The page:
The whole blood product having a blood cell concentration gradient used in “the first and second filtration methods” of the present invention preferably has a blood cell separation degree of not less than 3% to less than 60%, and more preferably not less than 10% to less than 45%. The blood cell separation degree used herein is a percentage of a liquid phase substance substantially not containing erythrocytes and containing plasma, platelets, and lymphocytes with a low specific gravity as main components in the total amount of the blood. If the blood cell separation degree is less than 3%, formation of the blood cell concentration gradient is insufficient, whereby the filter performance is not improved. If more than 60%, the hematocrit value in the lower part of the storing unit is excessively high, and an increase in the filtration time, hemolysis due to an increased pressure loss, and a remarkable decrease in the flow rate may be induced.

As the method for forming a blood cell concentration gradient in the whole blood product in “the first filtration method” in the present invention, a stationary method of allowing the blood preserved in the storing unit to stand and a centrifugal method of centrifuging the storing unit containing the whole blood product can be given.

To form a blood cell concentration gradient by the stationary method, the blood is preferably allowed to stand for not less than 5 minutes to less than 300 minutes. If less than 5 minutes, a sufficient blood cell concentration gradient may not be formed; if 300 minutes or more, the period of time allowed to stand may be excessively long, and the blood becomes difficult to be filtered. The more preferable period of time is not less than 10 minutes to less than 180 minutes, with a still more preferable time being not less than 30 minutes to less than 120 minutes.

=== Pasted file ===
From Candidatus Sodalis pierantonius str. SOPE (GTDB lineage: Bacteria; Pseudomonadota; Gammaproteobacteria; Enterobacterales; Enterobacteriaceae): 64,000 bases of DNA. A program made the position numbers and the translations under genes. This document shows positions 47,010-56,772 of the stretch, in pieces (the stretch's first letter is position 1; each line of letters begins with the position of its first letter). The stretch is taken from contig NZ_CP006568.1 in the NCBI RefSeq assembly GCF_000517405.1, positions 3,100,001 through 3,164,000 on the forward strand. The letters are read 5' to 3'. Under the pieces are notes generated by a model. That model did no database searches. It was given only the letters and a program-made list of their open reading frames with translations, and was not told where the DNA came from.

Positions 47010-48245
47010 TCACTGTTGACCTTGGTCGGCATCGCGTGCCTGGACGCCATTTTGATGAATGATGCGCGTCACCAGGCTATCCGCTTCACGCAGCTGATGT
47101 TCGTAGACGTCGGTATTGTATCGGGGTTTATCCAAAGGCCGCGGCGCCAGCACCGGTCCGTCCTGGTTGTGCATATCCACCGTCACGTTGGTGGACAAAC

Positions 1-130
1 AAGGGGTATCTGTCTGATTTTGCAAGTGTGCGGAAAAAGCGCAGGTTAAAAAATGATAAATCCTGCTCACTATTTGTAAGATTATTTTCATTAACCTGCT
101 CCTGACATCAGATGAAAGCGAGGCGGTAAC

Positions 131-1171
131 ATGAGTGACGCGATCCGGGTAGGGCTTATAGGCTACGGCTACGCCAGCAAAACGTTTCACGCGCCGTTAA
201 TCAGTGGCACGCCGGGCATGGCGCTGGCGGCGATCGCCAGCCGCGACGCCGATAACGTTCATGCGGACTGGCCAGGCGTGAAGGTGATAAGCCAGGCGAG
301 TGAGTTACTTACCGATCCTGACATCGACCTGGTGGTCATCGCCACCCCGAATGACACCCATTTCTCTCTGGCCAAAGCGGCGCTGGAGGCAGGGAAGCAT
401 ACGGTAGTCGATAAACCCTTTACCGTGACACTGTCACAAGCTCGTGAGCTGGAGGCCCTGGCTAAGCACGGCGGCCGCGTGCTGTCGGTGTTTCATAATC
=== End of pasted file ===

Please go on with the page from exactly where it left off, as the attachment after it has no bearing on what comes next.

To form a blood cell concentration gradient by centrifugation, weak centrifugation is preferable. For forming a blood cell concentration gradient by weak centrifugation, the blood is preferably centrifuged, except for the period of acceleration and deceleration, at a centrifugal force of about not less than 100×g to not more than 1,200×g, and especially preferably not less than 100×g to not more than 500×g, for 0.3 to 10 minutes. If the centrifugal force is less than this range, formation of the blood cell concentration gradient is insufficient. If more than this range, the high hematocrit value in the lower part of the storing unit may become high, and induce an increase in the filtration time due to increased viscosity. In addition, when the blood is filtered at a constant flow rate, a pressure loss may increase, giving rise to hemolysis of erythrocytes.